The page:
SHORT TAKES: Despite ruling, saving clock tower a tall order


By Daily News • Last Updated 4:13 pm on Monday, September 12, 2011

In the case involving Belding’s proposed historic district and the related moratorium on demolition of the downtown Gibson Building, the ball is back in Belding’s court.
Well, actually, it’s still in 49th Circuit Court Judge Scott P. Hill-Kennedy’s court. Judge Hill-Kennedy upheld Belding’s move to prevent Electrolux from tearing down the building complex that includes the iconic clock tower. The city now has until Nov. 2 to formally establish the district and get the ball rolling.
When these initial skirmishes end, a viable financial plan for the property will undoubtedly be the next order of business. It could be a tall order.
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The concept of a transportation program that would possibly operate in tandem with Greenville’s existing bus system will go before Montcalm County voters on Nov. 8.
As proposed, the system would bring the city and county together in a cooperative effort to bring countywide bus service to all Montcalm citizens. The ballot request for county residents outside of Greenville would be for a 0.3 mill on property tax.
Greenville already funds its own system. The new system would not compete with or replace Greenville’s program. There are issues still to be settled between the Montcalm County Transportation Authority and the city of Greenville, but a mutual agreement would probably include economies of joint operation and oversight.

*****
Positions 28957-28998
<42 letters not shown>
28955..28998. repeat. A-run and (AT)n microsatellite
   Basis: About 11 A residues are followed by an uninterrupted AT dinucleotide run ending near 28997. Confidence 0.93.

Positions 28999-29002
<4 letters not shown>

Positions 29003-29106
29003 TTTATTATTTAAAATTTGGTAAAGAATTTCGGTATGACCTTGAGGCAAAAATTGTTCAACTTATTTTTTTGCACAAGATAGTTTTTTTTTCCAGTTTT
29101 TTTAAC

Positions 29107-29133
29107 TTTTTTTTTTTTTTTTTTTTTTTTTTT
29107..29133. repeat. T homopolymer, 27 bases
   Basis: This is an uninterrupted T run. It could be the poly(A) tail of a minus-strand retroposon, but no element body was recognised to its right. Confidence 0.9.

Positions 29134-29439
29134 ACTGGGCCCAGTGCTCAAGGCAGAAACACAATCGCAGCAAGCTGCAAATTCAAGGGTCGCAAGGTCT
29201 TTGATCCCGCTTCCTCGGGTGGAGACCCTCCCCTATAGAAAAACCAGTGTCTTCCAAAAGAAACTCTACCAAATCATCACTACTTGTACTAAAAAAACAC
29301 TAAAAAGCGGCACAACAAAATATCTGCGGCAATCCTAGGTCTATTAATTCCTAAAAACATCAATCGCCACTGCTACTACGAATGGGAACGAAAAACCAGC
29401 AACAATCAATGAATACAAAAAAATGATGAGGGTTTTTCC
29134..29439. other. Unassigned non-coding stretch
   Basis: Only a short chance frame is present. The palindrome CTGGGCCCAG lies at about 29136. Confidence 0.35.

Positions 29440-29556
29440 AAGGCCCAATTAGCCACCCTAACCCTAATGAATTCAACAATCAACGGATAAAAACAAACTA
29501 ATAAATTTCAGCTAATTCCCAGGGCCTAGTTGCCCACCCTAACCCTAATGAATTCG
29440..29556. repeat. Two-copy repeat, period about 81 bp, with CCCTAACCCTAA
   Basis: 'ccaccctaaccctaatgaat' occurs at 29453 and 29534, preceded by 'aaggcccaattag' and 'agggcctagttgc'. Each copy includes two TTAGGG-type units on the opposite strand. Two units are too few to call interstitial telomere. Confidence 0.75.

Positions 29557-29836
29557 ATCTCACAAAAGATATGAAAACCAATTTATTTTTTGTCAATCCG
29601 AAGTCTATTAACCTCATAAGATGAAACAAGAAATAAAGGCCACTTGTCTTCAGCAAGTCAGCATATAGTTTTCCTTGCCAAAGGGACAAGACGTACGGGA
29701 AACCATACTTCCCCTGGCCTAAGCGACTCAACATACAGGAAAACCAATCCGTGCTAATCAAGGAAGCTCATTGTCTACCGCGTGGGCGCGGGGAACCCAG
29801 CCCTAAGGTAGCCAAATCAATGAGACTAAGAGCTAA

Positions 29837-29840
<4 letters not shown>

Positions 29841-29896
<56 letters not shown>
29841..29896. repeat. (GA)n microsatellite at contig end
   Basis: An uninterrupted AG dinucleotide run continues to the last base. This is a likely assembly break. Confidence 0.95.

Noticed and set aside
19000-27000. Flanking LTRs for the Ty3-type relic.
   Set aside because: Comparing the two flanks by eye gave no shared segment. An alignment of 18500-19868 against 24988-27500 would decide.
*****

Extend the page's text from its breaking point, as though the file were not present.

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It’s almost 14 months before the 2012 election, but the political machinery is already running at full throttle.
Barring any unexpected changes, there will be one main issue, jobs. You’ll hear mostly how the other party destroyed jobs, and/or didn’t create any. But there will be precious few details about how the “our” party will create them.
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One inescapable fact in job losses is largely overlooked.
There are thousands of jobs types that simply no longer exist. In the past two decades we’ve created all kinds of electronic and mechanical laborsaving devices the have limited the need for human intervention. You need only to look at your local supermarket … or gas station … for examples.
There’s an interesting video making its way across the Internet these days showing film of a 1936 Pontiac assembly line. There were lots of workers, but even then — 75 years ago — there was highly automated equipment working in tandem with humans. We should have seen it coming.
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Government can create large infrastructure projects that will make jobs, but if it’s such a good idea, why have we waited so long?
The whole business of putting America back to work will take much more cooperation and compromises than our leaders have shown lately, but the nation needs it badly. It would certainly be a shame if we stumble through the next 14 months with one party trying to trip up the other party’s job initiatives solely for an imagined election advantage … while so many of our people remain unemployed.

Editorial opinions are the consensus of The Daily News editorial board.

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